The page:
This enthusiastic amount of – let’s call it confidence – was encouraged by my parents, grandparents, and my sixth-grade teacher, Mrs. Robinson.  While I don’t know as much now as I knew back when I was twelve, I am well-aware that I’m the product of a whole bunch of amazingly great teachers…and Mrs. Robinson was the absolute greatest of the great.  Somehow Mrs. Robinson managed to encourage a loud-mouthed know-it-all without keeling over from all of the eyeball rolling I know I would have done in the same situation.  In fact, there wasn’t any eyeball rolling at all; she was a fantastic at bringing out the best in all of her students.  Behold:

Mrs. Robinson put on a stage play (sans stage) in our classroom.  I was cast in the MOST IMPORTANT part in the play – which, in hindsight, was not the lead.  I knew it was the MOST IMPORTANT part, however, because Mrs. Robinson said to me, “This is the perfect role for you and I know you will really shine.”  I had so much sparkle that my grandma brought flowers to our performance and I gave an encore at home for my sister, who had “missed” the original run.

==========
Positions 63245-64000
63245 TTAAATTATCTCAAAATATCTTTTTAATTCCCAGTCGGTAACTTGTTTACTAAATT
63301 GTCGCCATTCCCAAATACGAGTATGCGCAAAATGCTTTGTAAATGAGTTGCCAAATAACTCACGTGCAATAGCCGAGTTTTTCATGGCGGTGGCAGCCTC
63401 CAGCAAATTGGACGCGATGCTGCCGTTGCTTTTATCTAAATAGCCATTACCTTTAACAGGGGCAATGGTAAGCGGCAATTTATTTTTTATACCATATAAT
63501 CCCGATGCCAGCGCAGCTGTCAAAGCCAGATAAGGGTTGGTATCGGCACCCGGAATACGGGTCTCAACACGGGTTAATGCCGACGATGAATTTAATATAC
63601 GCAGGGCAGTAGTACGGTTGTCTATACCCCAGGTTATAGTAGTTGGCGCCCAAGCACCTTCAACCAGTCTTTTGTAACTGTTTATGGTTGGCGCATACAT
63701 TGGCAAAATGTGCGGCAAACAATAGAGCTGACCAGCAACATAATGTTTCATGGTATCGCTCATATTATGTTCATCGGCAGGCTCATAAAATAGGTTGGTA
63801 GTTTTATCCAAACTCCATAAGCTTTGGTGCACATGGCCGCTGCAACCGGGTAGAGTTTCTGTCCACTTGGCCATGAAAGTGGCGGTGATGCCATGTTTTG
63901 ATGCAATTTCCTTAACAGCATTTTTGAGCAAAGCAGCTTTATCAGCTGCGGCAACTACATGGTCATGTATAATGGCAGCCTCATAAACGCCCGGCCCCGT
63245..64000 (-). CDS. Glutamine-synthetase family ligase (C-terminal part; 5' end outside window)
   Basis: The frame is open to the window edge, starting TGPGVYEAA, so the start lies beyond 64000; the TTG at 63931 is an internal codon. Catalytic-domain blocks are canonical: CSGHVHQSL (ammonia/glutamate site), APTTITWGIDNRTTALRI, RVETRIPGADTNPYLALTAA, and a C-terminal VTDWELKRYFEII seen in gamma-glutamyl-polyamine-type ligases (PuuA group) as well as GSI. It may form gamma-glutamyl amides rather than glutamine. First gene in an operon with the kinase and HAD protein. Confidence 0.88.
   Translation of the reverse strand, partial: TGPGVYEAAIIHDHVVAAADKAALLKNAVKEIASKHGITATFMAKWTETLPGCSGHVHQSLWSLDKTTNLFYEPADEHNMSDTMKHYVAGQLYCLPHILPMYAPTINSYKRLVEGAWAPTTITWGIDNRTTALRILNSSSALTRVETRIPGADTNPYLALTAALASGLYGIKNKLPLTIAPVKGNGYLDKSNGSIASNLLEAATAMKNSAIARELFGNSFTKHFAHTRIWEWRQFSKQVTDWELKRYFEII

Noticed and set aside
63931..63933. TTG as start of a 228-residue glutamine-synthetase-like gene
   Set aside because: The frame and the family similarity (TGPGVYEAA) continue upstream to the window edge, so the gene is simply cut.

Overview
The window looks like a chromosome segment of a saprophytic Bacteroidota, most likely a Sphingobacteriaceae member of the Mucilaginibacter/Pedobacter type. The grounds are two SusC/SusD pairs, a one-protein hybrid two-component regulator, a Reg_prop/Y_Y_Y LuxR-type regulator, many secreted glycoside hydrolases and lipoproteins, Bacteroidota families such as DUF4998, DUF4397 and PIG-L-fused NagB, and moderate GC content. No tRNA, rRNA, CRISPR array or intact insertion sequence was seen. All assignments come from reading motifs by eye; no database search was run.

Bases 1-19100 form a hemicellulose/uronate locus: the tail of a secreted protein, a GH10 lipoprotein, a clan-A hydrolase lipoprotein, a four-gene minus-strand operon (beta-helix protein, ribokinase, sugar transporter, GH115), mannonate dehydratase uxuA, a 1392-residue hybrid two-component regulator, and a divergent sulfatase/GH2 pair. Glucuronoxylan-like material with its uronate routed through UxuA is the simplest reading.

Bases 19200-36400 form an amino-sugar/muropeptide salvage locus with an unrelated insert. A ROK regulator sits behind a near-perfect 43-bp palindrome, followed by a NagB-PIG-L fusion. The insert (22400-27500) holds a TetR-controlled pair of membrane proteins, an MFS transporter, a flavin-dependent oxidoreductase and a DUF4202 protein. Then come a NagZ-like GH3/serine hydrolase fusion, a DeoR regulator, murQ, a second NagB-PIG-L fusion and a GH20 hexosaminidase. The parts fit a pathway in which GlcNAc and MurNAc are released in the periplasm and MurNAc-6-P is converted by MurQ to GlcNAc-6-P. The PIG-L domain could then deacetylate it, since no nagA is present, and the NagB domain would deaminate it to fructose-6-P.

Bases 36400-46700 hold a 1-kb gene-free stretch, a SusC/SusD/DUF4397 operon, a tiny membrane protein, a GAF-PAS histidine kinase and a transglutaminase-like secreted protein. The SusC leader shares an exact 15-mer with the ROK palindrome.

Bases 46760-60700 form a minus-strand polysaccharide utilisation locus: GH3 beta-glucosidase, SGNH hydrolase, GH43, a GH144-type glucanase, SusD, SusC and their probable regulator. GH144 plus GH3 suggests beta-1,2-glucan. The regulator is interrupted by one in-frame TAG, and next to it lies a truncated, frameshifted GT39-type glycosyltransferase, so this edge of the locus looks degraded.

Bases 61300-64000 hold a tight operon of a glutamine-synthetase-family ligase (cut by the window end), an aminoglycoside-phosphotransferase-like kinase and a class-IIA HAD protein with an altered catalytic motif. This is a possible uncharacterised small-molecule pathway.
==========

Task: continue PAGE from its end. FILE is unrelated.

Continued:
Later in the year, my classmates and I channeled our newfound drama skills into a living museum in which we each dressed up as our favorite person in history and then read a one-paragraph, first-person biography of said individuals.  Naturally, as a true sophisticate with a non-beaded barrette, I selected noted American author Edith Wharton.  I chose Edith Wharton, not because I was a fan of her work (never read it), but because I knew it was necessary that I wear a long skirt and read my bio in an affected American aristocratic accent.  My mother sewed me a teal satin skirt, and I froze (during my museum exhibition) with a quill pen in hand.  Mrs. Robinson agreed it was the exact right choice.